Windows 8 tablets: Putting them to use on the frontline

With tablets becoming more prevalent in businesses, some companies are taking this to the next level by introducing them to the frontline.

Choosing the right hardware

"The one challenge was which device to use," said Griffiths. "It needed to have decent communication features data/Wi-Fi/3G/GSM to use around the world in all locations Emirates flies to."

The company explored a lot of hardware options, but the problem they found was many of the devices were built for consumers rather than enterprises.

"The HP devices can be replaced quickly, for example, rather than having to be sent away because [they] are built with replaceable parts we can fix in house," Griffiths pointed out.

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"If a screen cracked on a government tablet for example, but the motherboard was still working, they would hesitate if they had to send the hardware away because there would be a lot of data still accessible on the tablet."

BT opted for the Panasonic Toughbook CF-C1 convertible tablets.

"The new tablets are a refresh of what we had. We had a series of hot house sessions with engineers where we showed them different tablets, platforms and form factors," said Scott.

"We decided it needed to be a general purpose machine...and it seemed most people wanted a convertible tablet that could be used while on the move, but as a laptop in fixed places, like their own homes and offices."

Because BT had previously used Panasonic Toughbooks, they were familiar with the system and knew it would work with all the software they needed, while addressing the important needs of security and portability.

Once the company had decided on the type of tablet, they then had to choose between Android, Windows 7 and Windows 8 operating systems.

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Emirates selected HP's ElitePad 900 and plans to roll out 1,000 tablets to its flight staff by the end of January 2013.

The tablet allows the airline to run its software efficiently and securely, but it is also lightweight with a long battery life, the company said.

Which apps to use?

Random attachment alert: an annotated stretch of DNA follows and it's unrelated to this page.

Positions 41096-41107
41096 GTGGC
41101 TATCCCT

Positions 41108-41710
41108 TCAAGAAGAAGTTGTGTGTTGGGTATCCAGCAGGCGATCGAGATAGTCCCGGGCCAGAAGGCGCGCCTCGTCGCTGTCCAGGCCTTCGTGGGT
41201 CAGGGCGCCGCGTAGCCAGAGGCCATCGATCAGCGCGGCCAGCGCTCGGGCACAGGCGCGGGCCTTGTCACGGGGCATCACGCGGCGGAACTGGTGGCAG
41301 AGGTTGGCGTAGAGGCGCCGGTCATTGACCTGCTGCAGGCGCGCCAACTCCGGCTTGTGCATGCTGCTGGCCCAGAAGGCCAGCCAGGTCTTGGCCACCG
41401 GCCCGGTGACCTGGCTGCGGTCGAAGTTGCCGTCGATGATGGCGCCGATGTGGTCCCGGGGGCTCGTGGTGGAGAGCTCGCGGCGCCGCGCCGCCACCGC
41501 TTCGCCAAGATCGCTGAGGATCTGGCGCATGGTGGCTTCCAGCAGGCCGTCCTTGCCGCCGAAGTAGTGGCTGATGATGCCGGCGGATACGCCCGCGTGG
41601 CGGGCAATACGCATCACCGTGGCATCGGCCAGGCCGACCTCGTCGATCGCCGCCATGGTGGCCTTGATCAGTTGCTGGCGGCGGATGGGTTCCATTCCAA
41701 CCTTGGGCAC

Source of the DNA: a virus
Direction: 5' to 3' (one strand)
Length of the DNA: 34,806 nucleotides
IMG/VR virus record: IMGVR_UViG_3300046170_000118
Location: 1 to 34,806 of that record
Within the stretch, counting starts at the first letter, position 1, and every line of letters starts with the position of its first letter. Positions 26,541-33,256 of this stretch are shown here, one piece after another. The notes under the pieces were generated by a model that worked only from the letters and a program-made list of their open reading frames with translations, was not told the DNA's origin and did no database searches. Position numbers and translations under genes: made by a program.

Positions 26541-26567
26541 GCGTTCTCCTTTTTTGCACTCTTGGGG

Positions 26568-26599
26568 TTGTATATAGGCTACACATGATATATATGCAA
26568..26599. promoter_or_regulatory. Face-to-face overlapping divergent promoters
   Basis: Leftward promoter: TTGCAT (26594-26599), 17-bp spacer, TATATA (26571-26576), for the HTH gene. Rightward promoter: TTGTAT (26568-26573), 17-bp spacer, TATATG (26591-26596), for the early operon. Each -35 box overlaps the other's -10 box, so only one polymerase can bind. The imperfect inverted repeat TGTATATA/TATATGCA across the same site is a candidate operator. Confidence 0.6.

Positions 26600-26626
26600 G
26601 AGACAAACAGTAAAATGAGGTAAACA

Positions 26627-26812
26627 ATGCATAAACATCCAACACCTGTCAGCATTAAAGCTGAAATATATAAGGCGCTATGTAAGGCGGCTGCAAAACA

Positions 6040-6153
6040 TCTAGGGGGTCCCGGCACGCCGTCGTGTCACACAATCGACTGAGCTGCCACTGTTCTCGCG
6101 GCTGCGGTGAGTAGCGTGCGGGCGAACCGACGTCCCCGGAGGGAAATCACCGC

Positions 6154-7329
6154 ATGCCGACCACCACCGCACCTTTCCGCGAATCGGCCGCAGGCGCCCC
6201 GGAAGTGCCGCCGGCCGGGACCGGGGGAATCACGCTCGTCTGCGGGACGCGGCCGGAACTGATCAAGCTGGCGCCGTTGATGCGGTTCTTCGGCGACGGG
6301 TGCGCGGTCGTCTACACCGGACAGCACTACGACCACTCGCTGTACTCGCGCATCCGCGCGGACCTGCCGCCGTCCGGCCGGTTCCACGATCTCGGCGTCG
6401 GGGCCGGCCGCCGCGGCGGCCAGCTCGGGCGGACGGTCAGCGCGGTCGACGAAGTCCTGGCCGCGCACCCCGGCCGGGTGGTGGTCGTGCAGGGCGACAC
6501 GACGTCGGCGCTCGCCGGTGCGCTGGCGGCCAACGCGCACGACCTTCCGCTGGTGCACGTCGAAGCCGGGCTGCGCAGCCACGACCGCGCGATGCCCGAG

Emirates is running a proprietary app, which was developed in-house, but Griffiths admitted that the selection available to Windows 8 users is a little light.

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"There may not be as many apps available on Windows 8 as other platforms, but those that are available do what you want to do," he explained.

"However, with 500 apps being added a day, I understand that [as] more people use the platform, more apps will be introduced."

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The Emirates app is one of the most complex the airline has ever built, as the airline has a number of others available on different platforms, including Android and iOS.

The same one for Windows 8 was built in just a couple of weeks, which is a really fast turnaround.

"Because Emirates is a Windows launch partner, we were able to work very closely with Microsoft on the architecture and customer experience," said Griffiths.

"It was built specifically for the Windows 8 design experience [and] had to be intuitive [because] people shouldn't have to be trained to use it."

BT is using the same apps as before, because the licences are still valid for its new Toughbooks.

The value of apps on Windows 8 is much higher, said Scott. They're smaller, lighter weight and, therefore, the battery lasts longer because they are not so memory intensive.

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BT will be developing its own apps to replace much of its legacy software in the coming months, and plans to work with Microsoft's development teams to analyse which ones need to be redeveloped for Windows 8.

Biggest challenge?

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"As a Windows 8 global launch partner, a big challenge was how to train staff to use the new app on tablets," Emirates' Griffiths explained.

"We started training the first 100 people using Windows To Go...because we only had a limited number of tablets available, so we had to find a way to train staff but without the[m]."

Emirates gave out Windows To Go on USB keys to staff, meaning they could boot up the experience on their corporate device and practise using the app while away from the training environment.

"From a deployment perspective, it was a really neat way to get people using the platform without having to get everyone in a classroom environment," Griffiths added.

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